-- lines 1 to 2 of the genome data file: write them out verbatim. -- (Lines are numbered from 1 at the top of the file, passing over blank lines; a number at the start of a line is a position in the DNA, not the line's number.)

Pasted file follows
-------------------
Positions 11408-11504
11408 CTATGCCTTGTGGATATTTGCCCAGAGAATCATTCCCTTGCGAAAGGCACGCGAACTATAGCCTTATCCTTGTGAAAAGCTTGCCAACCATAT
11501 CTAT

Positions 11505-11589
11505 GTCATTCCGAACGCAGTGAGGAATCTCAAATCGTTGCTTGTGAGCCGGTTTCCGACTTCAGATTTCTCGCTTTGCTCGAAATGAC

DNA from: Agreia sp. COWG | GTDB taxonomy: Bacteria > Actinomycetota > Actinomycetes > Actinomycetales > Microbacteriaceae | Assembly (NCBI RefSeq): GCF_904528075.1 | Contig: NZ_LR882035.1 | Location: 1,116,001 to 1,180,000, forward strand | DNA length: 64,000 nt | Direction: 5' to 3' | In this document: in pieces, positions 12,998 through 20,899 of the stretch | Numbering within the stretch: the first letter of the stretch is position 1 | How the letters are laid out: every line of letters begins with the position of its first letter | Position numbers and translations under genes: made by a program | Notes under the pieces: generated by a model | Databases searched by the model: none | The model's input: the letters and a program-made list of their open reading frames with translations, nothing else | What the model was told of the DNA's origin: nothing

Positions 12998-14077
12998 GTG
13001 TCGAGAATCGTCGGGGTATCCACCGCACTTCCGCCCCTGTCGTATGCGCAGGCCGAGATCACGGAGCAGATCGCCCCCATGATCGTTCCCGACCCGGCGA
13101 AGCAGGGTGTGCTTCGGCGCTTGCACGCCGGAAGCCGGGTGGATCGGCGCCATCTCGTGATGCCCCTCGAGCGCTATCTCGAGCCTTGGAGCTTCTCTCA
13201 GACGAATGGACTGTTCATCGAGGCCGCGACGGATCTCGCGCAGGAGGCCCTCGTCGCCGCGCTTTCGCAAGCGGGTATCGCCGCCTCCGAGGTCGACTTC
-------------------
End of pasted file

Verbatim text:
Positions 11408-11504
11408 CTATGCCTTGTGGATATTTGCCCAGAGAATCATTCCCTTGCGAAAGGCACGCGAACTATAGCCTTATCCTTGTGAAAAGCTTGCCAACCATAT